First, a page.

Wednesday, February 03, 2010

Tories and Lib Dems: if parents get jobs, schools lose money

I've just noticed that both the Tories and the Lib Dems plan that if a parent of a school age child gets a job, their child's school will lose thousands of pounds in funding.

It's the consequence of the so-called "pupil premium", which allocates extra funding to schools for each disadvantaged child which attends the school. The Tories are vague about how much the premium will be, whereas the Lib Dems have put a figure of £3,000 per pupil. Unless they are planning to set up another multi billion pound IT database to track the incomes of every parent (and what could possibly go wrong with that?), qualification for the premium will presumably be based on eligibility for free school meals.

Hence under the Lib Dem plans, if seven parents get jobs, their children's school loses the equivalent of an entire salary for a newly qualified teacher. I am sure this isn't what they intended, but I am struggling to see how this is going to help tackle educational inequality or improve schools.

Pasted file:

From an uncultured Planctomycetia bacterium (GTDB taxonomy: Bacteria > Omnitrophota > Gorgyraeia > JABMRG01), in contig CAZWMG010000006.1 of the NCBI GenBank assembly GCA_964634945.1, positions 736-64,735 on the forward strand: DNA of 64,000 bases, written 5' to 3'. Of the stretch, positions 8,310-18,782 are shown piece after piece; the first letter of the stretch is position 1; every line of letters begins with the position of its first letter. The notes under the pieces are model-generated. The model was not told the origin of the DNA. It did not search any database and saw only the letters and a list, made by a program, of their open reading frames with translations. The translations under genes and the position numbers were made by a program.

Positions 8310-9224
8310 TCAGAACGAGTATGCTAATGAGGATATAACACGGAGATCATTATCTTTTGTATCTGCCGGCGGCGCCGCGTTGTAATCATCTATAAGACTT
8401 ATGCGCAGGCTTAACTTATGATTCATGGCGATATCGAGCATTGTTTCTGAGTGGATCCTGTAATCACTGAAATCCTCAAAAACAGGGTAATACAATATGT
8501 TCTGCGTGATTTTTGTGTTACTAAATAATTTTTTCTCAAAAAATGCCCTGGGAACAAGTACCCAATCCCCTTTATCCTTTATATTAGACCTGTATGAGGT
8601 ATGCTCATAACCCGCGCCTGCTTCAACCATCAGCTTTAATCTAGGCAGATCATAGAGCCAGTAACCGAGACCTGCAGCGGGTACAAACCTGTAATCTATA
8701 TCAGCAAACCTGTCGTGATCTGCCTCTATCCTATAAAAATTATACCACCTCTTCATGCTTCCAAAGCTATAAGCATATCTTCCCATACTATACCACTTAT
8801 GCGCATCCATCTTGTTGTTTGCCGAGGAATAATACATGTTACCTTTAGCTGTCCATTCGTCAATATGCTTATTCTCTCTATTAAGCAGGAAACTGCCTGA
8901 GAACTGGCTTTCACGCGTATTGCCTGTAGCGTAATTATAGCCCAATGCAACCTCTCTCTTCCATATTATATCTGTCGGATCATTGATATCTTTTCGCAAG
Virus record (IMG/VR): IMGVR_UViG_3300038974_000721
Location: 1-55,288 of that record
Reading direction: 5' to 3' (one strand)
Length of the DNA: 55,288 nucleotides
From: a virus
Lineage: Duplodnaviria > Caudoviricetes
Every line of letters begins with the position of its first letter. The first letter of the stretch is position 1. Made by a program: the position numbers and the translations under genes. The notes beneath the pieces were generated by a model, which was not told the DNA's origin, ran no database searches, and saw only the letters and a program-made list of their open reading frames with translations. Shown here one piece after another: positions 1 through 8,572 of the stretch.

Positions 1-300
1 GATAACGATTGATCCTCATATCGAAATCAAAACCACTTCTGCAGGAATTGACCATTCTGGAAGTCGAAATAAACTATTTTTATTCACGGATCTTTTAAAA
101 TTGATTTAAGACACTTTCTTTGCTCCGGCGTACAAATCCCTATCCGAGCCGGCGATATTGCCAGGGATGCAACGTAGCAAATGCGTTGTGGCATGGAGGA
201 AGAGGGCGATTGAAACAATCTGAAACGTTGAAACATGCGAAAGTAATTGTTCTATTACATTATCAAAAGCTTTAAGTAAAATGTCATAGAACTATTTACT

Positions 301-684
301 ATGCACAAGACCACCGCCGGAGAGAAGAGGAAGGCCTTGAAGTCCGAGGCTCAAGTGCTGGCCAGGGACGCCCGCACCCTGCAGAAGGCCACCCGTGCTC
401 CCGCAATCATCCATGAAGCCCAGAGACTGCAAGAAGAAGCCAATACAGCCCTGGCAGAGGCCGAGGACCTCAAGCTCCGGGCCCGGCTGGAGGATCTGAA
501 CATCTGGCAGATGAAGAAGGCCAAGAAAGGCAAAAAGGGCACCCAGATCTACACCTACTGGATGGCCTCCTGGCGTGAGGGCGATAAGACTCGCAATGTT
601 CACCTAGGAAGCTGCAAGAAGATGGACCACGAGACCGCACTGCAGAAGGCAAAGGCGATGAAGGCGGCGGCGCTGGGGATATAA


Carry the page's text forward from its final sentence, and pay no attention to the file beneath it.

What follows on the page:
At 3:13 pm , Blogger Rob said...

The premium idea is presumably based on the notion that increased parental income will boost the educational chances of the children concerned through greater access to books, higher-quality food, cultural activities, computers, out-of-school clubs and extra-curricular activities etc., making the additional school funding unnecessary. More to the point, it frees that funding up to be allocated elsewhere, where it is needed more, by other kids who don't have access to these things by dint of parental employment.

Also, the higher-level purpose of the premium idea is to make it more viable to spend lots of money on education in areas where the probability of long-term parental unemployment is high ("deprived" areas). Sure, the parents might all get jobs tomorrow, but how likely is that? It means either that a miracle has occurred, or we have an unprecedented economic recovery on our hands, tax revenues boom and we can increase education funding across the board.

I presume that what you're getting at is that schools may be unable to budget properly because the premium funding is unpredictable, dependent on factors outside of the school's control. It's not precisely predictable, but the odds must be fairly easy to calculate, and schools expect budgetary fluctuations each year anyway due to a variety of factors. In years of economic boom, when jobs are plentiful, schools will get little 'premium' funding but can expect robust budgets from tax revenues. In recession years, the premium kicks in, bumping up funding most in the areas hardest hit. Sounds fair enough to me.

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